First Industrial Realty Trust, Inc. (NYSE:FR) Q3 2022 Earnings Conference Call October 20, 2022 11:00 AM ET
Arthur Harmon - Vice President, Investor Relations and Marketing
Peter Baccile - President and Chief Executive Officer
Scott Musil - Chief Financial Officer
Robert Walter - Senior Vice President, Capital Markets and Asset Management
Johannson Yap - Chief Investment Officer
Peter Schultz - Executive Vice President
Christopher Schneider - Senior Vice President, Operations and Chief Information Officer
Conference Call Participants
Ki Bin Kim - Truist Securities
Robert Stevenson - Janney Montgomery Scott
David Rodgers - Robert W. Baird & Co.
Greg McGinniss - Scotiabank
Todd Thomas - KeyBanc Capital Markets
Richard Anderson - SMBC
Anthony Powell - Barclays
Michael Mueller - JPMorgan
William Crow - Raymond James
Good morning and welcome to the First Industrial Realty Trust, Inc. Third Quarter Results Conference Call. [Operator Instructions] Please note that this even is being recorded.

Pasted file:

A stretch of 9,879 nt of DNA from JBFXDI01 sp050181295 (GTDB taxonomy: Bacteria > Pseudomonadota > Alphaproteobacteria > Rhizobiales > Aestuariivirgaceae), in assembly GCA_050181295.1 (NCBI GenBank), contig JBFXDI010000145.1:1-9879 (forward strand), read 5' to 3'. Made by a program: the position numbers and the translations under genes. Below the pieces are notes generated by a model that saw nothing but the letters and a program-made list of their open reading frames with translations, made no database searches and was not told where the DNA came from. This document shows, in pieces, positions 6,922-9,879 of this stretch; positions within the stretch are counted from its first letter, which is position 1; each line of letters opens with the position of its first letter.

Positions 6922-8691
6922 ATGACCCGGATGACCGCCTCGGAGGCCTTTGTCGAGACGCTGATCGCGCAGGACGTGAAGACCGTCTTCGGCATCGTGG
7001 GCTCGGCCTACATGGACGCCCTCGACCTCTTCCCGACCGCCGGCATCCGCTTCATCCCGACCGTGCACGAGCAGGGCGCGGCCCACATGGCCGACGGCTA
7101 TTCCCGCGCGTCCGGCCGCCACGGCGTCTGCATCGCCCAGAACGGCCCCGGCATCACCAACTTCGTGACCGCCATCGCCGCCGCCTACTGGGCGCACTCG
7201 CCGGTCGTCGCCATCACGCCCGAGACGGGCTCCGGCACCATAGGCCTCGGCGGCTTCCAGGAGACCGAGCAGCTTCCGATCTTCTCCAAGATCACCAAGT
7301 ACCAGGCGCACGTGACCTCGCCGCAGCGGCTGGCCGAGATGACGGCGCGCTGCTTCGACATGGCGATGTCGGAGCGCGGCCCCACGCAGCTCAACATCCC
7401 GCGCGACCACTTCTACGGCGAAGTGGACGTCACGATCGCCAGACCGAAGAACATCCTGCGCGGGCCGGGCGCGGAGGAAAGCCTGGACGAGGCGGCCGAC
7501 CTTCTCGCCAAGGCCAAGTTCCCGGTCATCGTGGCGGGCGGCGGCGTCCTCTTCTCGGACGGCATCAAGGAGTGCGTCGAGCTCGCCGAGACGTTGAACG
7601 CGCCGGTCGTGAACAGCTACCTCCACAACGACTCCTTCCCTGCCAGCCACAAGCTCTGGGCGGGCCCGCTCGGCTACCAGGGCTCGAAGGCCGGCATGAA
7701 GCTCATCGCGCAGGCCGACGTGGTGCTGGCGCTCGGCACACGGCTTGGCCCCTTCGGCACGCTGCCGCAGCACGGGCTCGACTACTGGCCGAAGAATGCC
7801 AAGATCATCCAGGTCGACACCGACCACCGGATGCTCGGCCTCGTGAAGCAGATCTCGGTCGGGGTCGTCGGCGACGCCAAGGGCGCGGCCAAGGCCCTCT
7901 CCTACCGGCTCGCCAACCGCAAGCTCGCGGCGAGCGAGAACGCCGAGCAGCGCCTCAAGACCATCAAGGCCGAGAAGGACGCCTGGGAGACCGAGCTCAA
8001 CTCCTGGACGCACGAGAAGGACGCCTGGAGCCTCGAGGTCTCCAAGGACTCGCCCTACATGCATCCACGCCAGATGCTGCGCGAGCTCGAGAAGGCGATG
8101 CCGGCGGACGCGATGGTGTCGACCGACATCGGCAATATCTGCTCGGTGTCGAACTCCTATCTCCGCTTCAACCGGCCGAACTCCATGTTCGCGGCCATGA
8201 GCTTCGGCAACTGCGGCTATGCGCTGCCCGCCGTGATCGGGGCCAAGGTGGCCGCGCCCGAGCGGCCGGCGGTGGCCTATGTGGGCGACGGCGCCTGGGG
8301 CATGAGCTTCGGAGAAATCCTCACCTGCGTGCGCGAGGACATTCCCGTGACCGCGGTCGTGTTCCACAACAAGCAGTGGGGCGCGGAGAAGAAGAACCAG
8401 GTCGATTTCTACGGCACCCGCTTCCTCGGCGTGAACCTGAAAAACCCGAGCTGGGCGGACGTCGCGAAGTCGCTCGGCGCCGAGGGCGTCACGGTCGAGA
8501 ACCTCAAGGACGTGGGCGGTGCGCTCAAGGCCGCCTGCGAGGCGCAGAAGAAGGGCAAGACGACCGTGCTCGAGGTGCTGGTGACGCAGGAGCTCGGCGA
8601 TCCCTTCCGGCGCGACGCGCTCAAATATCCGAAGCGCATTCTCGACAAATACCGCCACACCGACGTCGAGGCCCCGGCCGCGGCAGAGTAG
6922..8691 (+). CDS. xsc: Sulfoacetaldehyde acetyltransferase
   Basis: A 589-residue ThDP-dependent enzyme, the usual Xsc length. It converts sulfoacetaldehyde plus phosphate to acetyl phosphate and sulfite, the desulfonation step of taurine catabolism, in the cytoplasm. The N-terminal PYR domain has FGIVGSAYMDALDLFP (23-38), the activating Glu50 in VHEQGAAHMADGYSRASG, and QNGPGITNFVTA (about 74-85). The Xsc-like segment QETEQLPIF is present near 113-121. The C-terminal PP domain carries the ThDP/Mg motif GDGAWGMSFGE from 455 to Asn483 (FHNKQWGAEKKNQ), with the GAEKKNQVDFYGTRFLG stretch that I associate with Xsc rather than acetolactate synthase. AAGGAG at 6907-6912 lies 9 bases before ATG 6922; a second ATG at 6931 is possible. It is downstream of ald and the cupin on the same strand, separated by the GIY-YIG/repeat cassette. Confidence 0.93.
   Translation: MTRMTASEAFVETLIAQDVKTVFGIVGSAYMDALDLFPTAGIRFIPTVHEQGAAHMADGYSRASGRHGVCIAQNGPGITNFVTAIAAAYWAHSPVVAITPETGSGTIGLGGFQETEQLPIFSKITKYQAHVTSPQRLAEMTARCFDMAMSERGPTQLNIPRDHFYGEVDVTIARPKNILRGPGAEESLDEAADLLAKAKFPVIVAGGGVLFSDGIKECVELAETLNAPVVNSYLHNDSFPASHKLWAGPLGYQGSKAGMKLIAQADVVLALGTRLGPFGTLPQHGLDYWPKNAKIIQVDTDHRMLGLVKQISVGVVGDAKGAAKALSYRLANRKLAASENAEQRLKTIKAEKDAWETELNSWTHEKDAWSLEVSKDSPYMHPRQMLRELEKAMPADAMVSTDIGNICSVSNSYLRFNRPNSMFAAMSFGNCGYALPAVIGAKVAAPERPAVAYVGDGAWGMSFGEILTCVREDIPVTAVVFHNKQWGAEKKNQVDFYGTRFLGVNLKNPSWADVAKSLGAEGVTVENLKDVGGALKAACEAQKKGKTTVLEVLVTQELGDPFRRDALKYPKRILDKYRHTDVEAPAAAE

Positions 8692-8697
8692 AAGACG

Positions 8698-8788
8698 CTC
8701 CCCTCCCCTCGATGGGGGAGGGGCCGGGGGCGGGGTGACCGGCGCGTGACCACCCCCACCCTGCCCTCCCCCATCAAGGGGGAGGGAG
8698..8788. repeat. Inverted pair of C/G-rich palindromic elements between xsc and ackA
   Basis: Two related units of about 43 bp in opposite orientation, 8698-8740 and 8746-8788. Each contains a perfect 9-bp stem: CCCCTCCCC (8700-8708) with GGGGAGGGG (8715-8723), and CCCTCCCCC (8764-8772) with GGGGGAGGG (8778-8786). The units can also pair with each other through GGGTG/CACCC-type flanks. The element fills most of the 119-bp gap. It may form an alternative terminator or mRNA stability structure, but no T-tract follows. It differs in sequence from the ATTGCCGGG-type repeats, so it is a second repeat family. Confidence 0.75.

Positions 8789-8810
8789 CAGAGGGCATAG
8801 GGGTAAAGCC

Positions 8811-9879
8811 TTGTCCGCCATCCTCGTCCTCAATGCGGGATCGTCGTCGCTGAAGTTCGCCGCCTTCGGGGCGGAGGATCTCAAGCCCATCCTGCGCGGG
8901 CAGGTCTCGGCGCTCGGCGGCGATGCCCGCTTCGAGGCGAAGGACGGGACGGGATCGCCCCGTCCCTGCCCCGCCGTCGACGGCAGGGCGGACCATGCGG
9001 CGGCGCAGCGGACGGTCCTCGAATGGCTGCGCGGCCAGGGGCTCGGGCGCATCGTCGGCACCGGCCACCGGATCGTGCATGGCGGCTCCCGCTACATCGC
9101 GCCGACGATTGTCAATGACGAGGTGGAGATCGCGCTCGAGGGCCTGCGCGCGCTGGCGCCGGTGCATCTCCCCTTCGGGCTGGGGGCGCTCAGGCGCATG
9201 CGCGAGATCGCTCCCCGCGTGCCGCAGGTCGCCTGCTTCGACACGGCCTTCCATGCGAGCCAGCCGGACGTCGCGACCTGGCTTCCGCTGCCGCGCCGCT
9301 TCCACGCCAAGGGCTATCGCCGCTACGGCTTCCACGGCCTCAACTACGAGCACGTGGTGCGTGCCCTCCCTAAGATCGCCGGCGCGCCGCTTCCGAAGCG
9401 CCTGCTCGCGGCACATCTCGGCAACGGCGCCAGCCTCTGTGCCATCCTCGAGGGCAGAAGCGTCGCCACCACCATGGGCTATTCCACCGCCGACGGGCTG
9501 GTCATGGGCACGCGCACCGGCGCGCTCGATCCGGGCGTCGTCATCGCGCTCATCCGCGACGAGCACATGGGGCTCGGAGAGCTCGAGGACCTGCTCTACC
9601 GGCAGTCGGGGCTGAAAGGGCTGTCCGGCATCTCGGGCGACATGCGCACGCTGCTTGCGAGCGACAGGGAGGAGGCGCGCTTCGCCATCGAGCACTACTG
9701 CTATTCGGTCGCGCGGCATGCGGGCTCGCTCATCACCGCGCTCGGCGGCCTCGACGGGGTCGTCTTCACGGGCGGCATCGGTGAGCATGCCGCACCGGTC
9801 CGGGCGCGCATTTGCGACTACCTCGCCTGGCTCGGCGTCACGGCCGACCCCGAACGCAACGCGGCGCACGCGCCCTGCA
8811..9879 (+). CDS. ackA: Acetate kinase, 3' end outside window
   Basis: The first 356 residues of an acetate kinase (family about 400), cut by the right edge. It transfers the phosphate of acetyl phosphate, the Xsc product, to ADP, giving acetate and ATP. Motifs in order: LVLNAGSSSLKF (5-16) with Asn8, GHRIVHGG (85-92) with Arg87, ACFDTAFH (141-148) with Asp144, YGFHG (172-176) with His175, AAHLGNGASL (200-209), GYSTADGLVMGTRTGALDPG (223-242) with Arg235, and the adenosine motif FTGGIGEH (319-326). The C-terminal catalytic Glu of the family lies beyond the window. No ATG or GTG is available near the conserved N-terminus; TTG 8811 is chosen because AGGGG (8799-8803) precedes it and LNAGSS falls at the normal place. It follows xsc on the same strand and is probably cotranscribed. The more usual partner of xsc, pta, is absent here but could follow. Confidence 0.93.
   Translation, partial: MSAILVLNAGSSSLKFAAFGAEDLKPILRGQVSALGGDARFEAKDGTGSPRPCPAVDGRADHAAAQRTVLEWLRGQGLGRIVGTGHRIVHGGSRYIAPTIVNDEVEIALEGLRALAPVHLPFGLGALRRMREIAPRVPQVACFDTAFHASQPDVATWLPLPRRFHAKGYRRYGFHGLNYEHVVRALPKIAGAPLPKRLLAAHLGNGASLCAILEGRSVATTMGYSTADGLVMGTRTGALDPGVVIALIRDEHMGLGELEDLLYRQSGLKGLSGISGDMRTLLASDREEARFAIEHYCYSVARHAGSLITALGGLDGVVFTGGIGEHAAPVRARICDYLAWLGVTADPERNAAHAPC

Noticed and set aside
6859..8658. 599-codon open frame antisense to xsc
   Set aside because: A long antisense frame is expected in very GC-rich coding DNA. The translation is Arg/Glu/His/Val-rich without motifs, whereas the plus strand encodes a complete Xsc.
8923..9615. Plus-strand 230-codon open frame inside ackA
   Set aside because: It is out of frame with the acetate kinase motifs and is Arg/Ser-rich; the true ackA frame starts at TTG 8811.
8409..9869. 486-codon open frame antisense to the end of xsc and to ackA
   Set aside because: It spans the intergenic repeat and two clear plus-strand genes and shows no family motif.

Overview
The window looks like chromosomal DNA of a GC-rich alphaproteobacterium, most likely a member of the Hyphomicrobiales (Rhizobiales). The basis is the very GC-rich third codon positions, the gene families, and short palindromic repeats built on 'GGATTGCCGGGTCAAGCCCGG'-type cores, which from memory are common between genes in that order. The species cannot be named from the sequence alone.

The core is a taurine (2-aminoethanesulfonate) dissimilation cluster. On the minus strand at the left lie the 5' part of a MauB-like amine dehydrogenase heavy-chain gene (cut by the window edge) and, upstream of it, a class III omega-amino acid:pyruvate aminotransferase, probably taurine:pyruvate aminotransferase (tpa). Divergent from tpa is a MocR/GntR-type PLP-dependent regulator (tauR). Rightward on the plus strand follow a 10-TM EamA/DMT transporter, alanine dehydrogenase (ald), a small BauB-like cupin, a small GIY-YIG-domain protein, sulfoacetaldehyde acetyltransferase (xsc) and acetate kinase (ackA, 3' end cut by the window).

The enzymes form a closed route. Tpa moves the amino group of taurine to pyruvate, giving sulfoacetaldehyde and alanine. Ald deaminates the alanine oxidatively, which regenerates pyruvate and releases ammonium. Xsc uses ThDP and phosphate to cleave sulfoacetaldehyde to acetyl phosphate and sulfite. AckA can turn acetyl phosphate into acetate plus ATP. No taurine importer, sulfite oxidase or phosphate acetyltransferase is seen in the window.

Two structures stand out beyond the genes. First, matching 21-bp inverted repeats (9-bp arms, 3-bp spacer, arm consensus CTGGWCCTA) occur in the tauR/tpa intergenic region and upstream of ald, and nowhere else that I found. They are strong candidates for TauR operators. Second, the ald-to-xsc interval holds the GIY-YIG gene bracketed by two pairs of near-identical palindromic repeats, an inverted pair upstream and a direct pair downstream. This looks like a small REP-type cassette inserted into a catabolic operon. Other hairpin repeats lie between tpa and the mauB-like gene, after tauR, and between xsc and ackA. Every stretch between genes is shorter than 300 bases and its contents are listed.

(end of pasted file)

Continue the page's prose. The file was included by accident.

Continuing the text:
I would like to turn the conference over to Art Harmon, Vice President of Investor Relations and Marketing. Please go ahead sir.
Thank you, Cole and hello everybody, and welcome to our call.
Before we discuss our third quarter 2022 results and our updated guidance for the year, let me remind everyone that our call may include forward-looking statements as defined by federal securities laws. These statements are based on management's expectations, plans and estimates of our prospects. Today's statements may be time sensitive and accurate only as of today's date, October 20, 2022. We assume no obligation to update our statements or the other information we provide.
Actual results may differ materially from our forward-looking statements and factors which could cause this are described in our 10-K and other SEC filings.
You can find a reconciliation of non-GAAP financial measures discussed in today's call in our supplemental report and our earnings release. The supplemental report, earnings release and our SEC filing are available at firstindustrial.com under the Investors tab.
Our call will begin with remarks by Peter Baccile, our President and Chief Executive Officer; and Scott Musil, our Chief Financial Officer; after that we'll open it up for your questions. Also on the call today are Jojo Yap, our Chief Investment Officer; Peter Schultz, Executive Vice President; Chris Schneider, Senior Vice President of Operations; and Bob Walter, Senior Vice President of Capital Markets and Asset Management.